This Week at Saxelby Cheesemongers
What’s in a name?
Ever stop for a minute to think about how some of your favorite cheeses got their names? If you’re a geek like me, you’ve puzzled over it, and perhaps even done a little detective work to figure it out. In France and Spain and Italy, cheeses were named after a whole host of things, but the most common way to name a cheese was to name it after the town or region in which it was produced. It makes sense. That cheese is the stamp, more or less, of it’s place of origin, and nobody could (in theory anyways) duplicate it. Thus were begotten Comte, Camembert, Manchego… the list goes on and on.
However, here in the US, our cheese makers have taken a more novel approach. Not being bound to any local cheese making tradition, farmers have decided to name their cheeses after a crazy multitude of things ranging from traditional dances to their Ukrainian interns. I delight in getting new cheeses from farmers who flex their creative muscles and give their cheeses sprightly and inventive names.
Here are some of my top contenders for best original cheese name:
(Lazy Lady Farm, Westfield VT)
Laini Fondiller has got to have one of the busiest brains in the cheese biz. Not only is she relentless about inventing new cheeses (I think her average is about one a week) she isn’t shy about giving them some pretty hilarious names. Barick is a little paving stone shaped cheese of buttery, creamy, earthy cows’ milk cheese with a beautiful washed rind kissed by patches of purplish and yellow mold.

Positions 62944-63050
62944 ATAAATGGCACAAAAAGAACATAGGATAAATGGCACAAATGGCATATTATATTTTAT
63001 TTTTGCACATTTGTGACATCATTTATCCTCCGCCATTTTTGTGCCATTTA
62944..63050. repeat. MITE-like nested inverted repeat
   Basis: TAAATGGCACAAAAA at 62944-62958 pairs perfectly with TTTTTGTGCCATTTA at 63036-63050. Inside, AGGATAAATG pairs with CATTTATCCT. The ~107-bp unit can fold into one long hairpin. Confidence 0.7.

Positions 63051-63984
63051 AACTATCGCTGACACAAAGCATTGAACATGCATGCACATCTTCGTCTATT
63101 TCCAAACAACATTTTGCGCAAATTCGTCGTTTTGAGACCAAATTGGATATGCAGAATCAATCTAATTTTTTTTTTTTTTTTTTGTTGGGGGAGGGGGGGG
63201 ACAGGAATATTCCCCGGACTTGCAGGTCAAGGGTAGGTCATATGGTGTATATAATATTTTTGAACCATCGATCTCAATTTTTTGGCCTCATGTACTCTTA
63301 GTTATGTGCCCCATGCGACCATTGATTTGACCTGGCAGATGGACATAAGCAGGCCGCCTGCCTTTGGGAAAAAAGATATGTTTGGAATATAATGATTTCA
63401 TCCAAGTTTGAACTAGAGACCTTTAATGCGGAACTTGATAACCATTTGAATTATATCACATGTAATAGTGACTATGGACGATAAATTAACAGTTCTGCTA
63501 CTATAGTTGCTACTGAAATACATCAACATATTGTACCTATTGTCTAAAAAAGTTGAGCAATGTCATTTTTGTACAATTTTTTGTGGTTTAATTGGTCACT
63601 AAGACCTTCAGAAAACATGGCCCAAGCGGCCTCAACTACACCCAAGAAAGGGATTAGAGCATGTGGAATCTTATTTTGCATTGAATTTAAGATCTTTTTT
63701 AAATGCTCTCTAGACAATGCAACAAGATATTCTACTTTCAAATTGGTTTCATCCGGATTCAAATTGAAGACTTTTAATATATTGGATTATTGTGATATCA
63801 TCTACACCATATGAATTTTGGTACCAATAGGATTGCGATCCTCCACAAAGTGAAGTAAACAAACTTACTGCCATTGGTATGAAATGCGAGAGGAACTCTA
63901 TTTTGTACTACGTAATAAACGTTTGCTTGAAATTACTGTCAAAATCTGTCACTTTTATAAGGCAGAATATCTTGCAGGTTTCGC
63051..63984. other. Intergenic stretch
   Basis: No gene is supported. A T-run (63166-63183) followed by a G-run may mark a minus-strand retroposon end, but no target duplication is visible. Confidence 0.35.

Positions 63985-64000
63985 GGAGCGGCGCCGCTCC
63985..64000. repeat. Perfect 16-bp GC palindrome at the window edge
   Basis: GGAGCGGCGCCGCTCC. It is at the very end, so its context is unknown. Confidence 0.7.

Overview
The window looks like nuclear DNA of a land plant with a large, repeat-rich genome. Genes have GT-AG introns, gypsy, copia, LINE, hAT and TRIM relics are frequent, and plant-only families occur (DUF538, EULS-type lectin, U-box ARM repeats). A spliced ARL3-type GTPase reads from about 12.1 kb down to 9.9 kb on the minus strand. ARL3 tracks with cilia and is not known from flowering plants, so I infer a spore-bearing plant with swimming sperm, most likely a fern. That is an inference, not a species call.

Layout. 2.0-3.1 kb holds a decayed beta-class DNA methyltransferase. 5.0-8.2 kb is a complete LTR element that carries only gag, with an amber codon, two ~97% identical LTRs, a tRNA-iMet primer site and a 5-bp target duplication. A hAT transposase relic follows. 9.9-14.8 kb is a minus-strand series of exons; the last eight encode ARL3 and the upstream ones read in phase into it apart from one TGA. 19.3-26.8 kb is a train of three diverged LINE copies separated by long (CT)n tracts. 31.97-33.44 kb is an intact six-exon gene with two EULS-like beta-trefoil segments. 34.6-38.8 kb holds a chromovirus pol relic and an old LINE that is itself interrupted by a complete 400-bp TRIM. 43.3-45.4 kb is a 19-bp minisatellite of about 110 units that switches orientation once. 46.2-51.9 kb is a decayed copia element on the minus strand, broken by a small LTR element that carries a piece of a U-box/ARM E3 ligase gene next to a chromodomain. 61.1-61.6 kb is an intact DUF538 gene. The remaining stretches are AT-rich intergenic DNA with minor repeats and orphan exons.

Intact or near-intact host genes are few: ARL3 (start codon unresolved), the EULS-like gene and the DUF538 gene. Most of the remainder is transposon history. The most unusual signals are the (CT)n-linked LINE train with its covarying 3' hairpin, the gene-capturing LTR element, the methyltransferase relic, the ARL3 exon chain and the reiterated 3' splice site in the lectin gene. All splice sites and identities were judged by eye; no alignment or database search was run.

(Woodcock Farm, Weston VT)
Can you name this animal? My first guess was some sort of rugged take on the Labradoodle, that canine sensation that swept the country a while back. Thankfully, I was wrong. Timberdoodle is just a Vermonter’s way of saying Woodcock, which according to my dictionary is a game bird with brownish plumage, a long bill, and short stubby legs. My opinion may be biased, but I think I’d rather eat the cheese! Timberdoodle is a mixed cow and sheeps’ milk cheese with a light and nutty washed rind. The extra density and fat of the sheeps’ milk gives it a supple and pliant texture that’ll make you crow.
(Jasper Hill Farm, Greensboro VT)
With a name like this, who could resist?! Actually, Constant Bliss is both a man and a cheese. In the town of Greensboro, there is a monument near Willy’s store tdedicated to some ill fated soldiers who met their demise in the great Northeast Kingdom of Vermont. Constant Bliss and Moses Sleeper were their names, and if I were a cheese maker, I think I would have picked the former as well. Maybe old Moses’ll get his day in the sun someday soon… A good name for a new local beer or moonshine perhaps? Constant Bliss is a little marshmallowy lump of delicious and creamy cows’ milk cheese, all gooey around the edges with a thick and rich center.